Above: A map of the northern part of the Texas panhandle shows the three large fires in the area. The dots represent heat detected by satellites, with the red ones being the most recent.
In addition to the wildfires that have burned hundreds of thousands of acres in Kansas and northwestern Oklahoma, firefighters in the northern part of the Texas panhandle have been very busy in the last two days. According to the Texas Forest Service on Tuesday, at least 436,000 acres have burned in three large fires.
Two homes were destroyed in the 315,135-acre Perryton Fire in Ochiltree, Lipscomb and Hemphill counties. The fast-moving wind-driven fire threatened the towns of Higgins and Glazier.
The Lefors East Fire southeast of Pampa in Gray county burned 92,571 acres.
Just north of Amarillo the Dumas Complex of fires in Potter County was spread by winds gusting over 50 mph to blacken 29,197 acres.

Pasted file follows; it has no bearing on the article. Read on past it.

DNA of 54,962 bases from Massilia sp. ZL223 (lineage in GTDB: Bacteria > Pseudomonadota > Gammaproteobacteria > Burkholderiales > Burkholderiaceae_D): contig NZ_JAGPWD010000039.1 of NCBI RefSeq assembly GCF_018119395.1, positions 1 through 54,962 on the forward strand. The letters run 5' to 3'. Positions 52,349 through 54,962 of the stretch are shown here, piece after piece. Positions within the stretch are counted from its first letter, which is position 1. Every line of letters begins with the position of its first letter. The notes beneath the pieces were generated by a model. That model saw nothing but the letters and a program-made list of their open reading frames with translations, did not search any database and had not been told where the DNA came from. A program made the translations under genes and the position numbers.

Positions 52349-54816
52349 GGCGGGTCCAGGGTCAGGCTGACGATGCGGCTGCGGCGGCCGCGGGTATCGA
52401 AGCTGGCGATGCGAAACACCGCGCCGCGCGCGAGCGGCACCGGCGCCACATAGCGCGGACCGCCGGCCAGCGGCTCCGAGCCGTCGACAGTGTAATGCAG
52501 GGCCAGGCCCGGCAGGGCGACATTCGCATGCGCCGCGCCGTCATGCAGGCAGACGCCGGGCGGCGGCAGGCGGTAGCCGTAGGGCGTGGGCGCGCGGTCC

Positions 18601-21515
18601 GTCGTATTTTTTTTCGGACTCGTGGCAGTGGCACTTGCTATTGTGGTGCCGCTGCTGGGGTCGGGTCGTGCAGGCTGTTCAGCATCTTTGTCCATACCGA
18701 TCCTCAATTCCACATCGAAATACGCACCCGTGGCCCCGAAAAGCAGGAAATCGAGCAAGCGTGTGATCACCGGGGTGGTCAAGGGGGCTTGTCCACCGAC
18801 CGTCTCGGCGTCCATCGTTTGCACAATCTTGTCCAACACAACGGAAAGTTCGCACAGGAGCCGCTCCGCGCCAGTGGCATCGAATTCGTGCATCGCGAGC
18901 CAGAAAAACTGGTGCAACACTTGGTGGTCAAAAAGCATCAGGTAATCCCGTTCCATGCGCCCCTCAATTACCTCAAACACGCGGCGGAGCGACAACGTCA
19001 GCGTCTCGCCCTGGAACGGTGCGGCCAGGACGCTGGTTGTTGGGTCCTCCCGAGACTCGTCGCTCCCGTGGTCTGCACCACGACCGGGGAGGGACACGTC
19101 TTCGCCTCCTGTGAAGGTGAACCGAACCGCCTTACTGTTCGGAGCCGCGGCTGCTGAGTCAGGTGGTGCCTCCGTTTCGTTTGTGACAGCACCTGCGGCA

The videos below shows the conditions the firefighters have to occasionally work in.
There are reports that five civilians, not firefighters, have been killed in wildfires in recent days in Texas and Kansas.
In Gray County, Texas, approximately 60 to 80 miles east of panhandle city of Amarillo, three ranch hands were killed as they were moving cattle out ahead of a fire, according to Judge Richard Peet. In Texas county judges are responsible for suppression of wildfires.
Another person was killed in Hemphill County, Texas near Oklahoma border.